Fishing Show/DIY Day

12 02 2012

Yep, looks like a good day to stay inside.

15 degrees outside, wind chill around zero and 4 inches of new fallen snow on the ground.  Looks like a good day for some do-it-yourself fishing projects.  First things first though, need to go to the MI – OH Sport fishing Expo in Monroe Michigan.  This is the first of 5 shows in a row for me.  Next week is my friends Sporting Collectables (Gun/Fishing) show.  After that it is Outdoorama, then it’s The Michigan Quiet Water Symposium and then the Mid-West Fly Fishing Expo.  It’s going to be a busy month for me.  No time to think about that, I had to meet my friends for breakfast first and then off to Monroe.

This show is put on by the Huron Valley Sport Fishing Club.  This is a show that is geared towards fishing the Western Basin of Lake Erie.  That means 3 things, Walleye, Steelhead and Smallmouth Bass with a heavy emphasis on Walleye.  There are lots of vendors selling crawler harnesses, blades, spoons and crank baits.  If you fish Lake Erie a lot this is the kind of show you need to visit.  You could probably purchase everything thing you would need for the upcoming season at this one show.  The only thing I bought was a hook sharpener (made in Ohio).  I don’t have a boat to fish Erie so whenever I go it is because I was invited by someone who has a big enough boat.  Since I am a guest on that boat I am going to use his stuff and do everything he tells me too (something to remember people, a boat only needs one captain).  I do have a few blades , spoons and harnesses just in case but for the most part I am using someone else’s equipment.  It’s still a good way to spend the morning, talking fishing with people I know and making new friends while I am there.

After the show was done my friend Jerry and I set up shop in his heated garage to get started on weights and shanks for the upcoming walleye season.  Normally I wait until March and warmer weather to do this in my garage.  This winter has been very mild and if it continues we could be fishing in March.  I’ve already been out once this month so no sense waiting until the last minute.   I had already poured a few weights a couple of weeks ago but Jerry needed a few as well.  You can purchase weights for handlining but a few of us prefer to use a homemade weight of copper tubing filled with lead.  It bounces off the rocks and doesn’t get hung up as much as the soft lead weights.  Today we were making 1 ¼ pound weights from an 11 inch piece of ½ inch copper pipe.  Both Jerry and I have a lot of scrap lead lying around so we melted it down in my electric lead ladle and carefully poured it in the tube.  We stand the copper tube into a piece of 2×4 with a ½ in hole drilled to hold the tube.  It has to fit tight or the hot lead will leak out from the bottom.  The tube also has to be pre heated some to insure there are no air pockets during the pouring process.  It is really quite easy to do but you need the right tools and a steady hand.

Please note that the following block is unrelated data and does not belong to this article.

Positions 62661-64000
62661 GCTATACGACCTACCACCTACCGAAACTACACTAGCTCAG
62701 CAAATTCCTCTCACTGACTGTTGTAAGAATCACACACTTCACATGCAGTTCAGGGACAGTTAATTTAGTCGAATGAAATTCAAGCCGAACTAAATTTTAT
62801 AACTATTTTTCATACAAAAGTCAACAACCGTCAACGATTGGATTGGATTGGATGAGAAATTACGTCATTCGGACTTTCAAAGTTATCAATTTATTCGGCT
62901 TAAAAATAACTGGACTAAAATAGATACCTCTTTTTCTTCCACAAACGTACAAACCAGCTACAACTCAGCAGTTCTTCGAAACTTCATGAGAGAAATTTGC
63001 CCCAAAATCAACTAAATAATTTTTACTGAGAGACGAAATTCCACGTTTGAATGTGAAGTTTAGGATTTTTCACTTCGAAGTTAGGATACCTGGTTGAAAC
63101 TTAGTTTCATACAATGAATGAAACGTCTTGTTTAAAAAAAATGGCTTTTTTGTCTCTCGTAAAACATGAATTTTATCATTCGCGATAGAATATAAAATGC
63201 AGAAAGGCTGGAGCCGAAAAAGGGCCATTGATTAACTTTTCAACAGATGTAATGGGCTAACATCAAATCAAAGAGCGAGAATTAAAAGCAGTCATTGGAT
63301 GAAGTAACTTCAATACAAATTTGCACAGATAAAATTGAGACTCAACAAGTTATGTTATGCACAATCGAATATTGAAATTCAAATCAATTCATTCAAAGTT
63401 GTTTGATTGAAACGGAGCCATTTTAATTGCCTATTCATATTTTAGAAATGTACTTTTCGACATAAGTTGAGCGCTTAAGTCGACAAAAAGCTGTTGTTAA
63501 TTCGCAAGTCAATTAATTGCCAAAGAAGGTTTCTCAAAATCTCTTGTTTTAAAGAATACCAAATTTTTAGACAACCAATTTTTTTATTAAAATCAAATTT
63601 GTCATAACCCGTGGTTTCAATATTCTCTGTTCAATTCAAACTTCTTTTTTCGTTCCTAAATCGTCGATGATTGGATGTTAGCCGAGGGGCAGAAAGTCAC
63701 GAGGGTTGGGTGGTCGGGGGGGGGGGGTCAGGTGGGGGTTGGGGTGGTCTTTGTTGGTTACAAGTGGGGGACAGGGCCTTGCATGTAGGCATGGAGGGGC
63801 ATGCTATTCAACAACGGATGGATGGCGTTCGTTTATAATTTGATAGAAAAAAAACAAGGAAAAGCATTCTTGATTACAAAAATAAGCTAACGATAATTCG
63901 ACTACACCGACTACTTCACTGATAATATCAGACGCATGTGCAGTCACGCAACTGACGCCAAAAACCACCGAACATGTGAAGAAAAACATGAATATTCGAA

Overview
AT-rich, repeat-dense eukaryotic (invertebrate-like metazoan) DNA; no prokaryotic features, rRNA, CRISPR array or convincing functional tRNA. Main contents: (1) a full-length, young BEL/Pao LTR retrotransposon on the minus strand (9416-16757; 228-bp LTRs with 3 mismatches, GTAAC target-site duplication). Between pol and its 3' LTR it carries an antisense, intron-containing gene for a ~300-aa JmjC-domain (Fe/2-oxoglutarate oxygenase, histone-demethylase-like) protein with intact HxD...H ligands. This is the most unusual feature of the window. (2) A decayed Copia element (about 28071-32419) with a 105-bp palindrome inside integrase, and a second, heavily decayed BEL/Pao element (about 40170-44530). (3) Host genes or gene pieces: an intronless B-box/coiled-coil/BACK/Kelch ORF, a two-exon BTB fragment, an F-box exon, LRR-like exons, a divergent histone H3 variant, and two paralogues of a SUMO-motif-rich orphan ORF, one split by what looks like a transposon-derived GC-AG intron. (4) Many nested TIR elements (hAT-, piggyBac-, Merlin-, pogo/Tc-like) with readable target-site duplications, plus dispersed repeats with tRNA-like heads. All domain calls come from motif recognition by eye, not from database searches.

After a short Canada Dry break it was on to the next phase, shank production.  I need about a dozen to make it through an entire a year.  I replace them every 2 or 3 weeks just because of the abuse they take.  If a shank is kept in good working order you won’t lose as many lures.  Again you can buy these but I have so much #60 stainless steel wire lying around it is easier for me to make my own.  I can also customize special ones for friends and family who don’t like to run 3 leaders like I do.   The main thing is to remain consistent.  An inch or two difference on where a clevice is no big deal but if the 1st one is off it compounds all the way to the last one.  Just remember this rule of thumb 1 inch equals 1 foot (measured from the top of the weight) .  This isn’t an exact science but it is a start.  Once you get a shank set up and working for you keep making or buying the same ones.  I was the only one making shanks today, Jerry spent his time organizing and sorting through stuff.  Like me he has so much stuff he forgets what he has and where he has it.  It’s all time well spent.

Weights and Shanks, ready to go.



2 responses

12 02 2012
steve schoonover

that half inch copper has to cost more than the lead!

12 02 2012

Well yea…..the lead was free. Actually, a 10 foot section was 10 bucks.

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